A gathering to promote the rights of girls and education for all in Barrod village of Rajasthan’s Alwar district (2012). Photo: UN Women/Gaganjit Singh Chandok
“Attacks against girls accessing education persist and, alarmingly, appear in some countries to be occurring with increasing regularity,” the background paper notes. “The educational rights of girls and women are often targeted due to the fact that they represent a challenge to existing gender and age-based systems of oppression.”
The background paper, which will be presented to the Committee on the Elimination of Discrimination against Women (CEDAW) to contribute to the development of its general recommendation on access to education, and which will also be published in advance of the 2015 High-level Review of Security Council resolution 1325, points to significant progress made towards guaranteeing education for all in many countries, while noting that girls still face barriers to full enjoyment of rights to, within and through education.
The report notes several recent cases of attacks against girls accessing education, which have highlighted the fragility of achievements in increasing accessibility, availability, adaptability, acceptability and quality of education for all.
Among the examples are the murder in December 2014 of more than 100 children in a Pakistani Taliban attack at an army school in Peshawar, the abduction of nearly 300 schoolgirls in April 2014 by the Boko Haram movement in northeast Nigeria and the 2012 shooting of education activist Malala Yousafzai by members of the Taliban in Pakistan.
It also points to several incidents of poisoning and acid attacks against schoolgirls in Afghanistan between 2012 and 2014, the reported forced removal of girls from schools in Somalia to become ‘wives’ of Al-Shabaab fighters in 2010, and the abduction and rape of girls at a Christian school in India in July 2013.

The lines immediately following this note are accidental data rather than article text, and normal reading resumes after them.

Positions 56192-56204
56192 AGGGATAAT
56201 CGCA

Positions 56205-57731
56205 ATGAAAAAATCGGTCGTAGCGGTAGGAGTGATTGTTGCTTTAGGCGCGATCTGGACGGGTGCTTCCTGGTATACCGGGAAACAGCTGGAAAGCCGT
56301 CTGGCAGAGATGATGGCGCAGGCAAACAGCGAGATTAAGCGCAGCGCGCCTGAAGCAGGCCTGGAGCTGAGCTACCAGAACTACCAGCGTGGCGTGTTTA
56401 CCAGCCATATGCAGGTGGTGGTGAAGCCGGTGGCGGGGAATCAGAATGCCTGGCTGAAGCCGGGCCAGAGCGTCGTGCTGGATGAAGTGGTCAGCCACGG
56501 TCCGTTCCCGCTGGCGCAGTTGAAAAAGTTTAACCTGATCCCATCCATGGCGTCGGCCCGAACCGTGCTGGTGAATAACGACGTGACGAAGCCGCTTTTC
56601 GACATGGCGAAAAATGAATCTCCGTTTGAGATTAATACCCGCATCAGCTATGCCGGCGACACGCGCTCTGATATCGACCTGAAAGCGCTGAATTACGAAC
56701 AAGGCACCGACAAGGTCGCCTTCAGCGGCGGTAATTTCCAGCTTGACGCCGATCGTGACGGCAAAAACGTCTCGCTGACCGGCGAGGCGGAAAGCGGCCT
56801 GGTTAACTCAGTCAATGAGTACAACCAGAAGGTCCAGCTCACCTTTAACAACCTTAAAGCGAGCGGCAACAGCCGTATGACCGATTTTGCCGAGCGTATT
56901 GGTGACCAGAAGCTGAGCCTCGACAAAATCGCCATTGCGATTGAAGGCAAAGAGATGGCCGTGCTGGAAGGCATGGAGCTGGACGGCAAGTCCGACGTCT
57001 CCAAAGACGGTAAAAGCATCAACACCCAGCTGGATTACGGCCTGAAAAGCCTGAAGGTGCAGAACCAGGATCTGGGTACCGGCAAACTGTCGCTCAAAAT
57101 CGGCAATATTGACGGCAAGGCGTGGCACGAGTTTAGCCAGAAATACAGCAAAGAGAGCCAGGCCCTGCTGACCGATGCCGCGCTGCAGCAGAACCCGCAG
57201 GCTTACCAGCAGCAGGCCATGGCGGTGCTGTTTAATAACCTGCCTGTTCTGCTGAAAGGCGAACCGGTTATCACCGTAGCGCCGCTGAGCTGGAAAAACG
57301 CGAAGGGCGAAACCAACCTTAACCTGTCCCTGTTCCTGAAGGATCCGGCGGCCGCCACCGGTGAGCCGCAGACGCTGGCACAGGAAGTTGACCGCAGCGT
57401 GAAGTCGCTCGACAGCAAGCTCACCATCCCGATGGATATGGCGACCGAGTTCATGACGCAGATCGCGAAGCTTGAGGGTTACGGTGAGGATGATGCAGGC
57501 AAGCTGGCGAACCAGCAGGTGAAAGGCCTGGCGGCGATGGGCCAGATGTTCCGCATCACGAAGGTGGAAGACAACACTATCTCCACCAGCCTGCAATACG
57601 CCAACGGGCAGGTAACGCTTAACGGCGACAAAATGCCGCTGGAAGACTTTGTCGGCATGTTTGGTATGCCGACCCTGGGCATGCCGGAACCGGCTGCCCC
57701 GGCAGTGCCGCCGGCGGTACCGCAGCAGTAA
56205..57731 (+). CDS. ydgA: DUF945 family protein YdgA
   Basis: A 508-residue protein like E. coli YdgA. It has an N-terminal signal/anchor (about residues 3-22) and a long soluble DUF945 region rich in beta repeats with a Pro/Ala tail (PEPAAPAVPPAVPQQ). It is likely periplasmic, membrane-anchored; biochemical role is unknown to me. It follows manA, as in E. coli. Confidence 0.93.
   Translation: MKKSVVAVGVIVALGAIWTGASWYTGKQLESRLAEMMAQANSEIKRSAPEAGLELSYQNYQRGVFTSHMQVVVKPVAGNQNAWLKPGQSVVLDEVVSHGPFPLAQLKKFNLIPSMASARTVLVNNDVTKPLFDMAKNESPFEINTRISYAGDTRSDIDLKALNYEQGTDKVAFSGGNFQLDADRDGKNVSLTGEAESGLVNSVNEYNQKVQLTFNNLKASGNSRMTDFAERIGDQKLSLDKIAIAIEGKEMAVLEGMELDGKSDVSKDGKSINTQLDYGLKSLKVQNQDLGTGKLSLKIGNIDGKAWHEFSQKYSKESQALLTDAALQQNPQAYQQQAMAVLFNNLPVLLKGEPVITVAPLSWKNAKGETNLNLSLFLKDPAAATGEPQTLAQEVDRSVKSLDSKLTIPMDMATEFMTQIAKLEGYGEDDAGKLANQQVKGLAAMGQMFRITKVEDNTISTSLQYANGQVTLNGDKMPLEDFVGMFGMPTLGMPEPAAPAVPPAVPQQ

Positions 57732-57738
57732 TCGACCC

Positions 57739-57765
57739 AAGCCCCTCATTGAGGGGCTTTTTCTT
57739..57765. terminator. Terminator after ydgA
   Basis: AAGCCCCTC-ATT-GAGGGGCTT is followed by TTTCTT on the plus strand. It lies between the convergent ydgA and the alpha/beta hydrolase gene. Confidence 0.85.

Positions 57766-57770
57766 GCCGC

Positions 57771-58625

Attacks on girls’ education take several forms and in some instances are not explicitly motivated by the desire to deny girls an education but reflect, instead, the violence experienced by girls and women in all areas of their public and private lives, the report notes.
“Attacks involving sexual violence against teachers and girls in educational facilities or during the journey to or from them have been reported in the Democratic Republic of the Congo, El Salvador, Haiti, Indonesia, Iraq, Mali, Myanmar, the Philippines and Syria,” the paper notes.
Attacks of all varieties have a ripple effect, impacting the lives of girls and communities who are directly concerned, but also sending a signal to other parents and guardians that schools are not safe places for girls.
When girls are removed from education because of security fears and concerns about their subsequent marriageability, additional human rights violations may occur, like child and forced marriage, domestic violence, early pregnancy, exposure to other harmful practices, trafficking and sexual and labour exploitation.
Among the paper’s conclusions and recommendations, it calls for measures to address the social, cultural, political, economic and security context within which violations occur, emphasising the need to improve the availability, accessibility, adaptability and acceptability of education for girls, while simultaneously launching programmes to tackle discriminatory cultural and social attitudes and practices.
Noting that transformation of unequal power structures based on gender and age is a lengthy and difficult process, the report also calls for the involvement of boys and men in the process of change.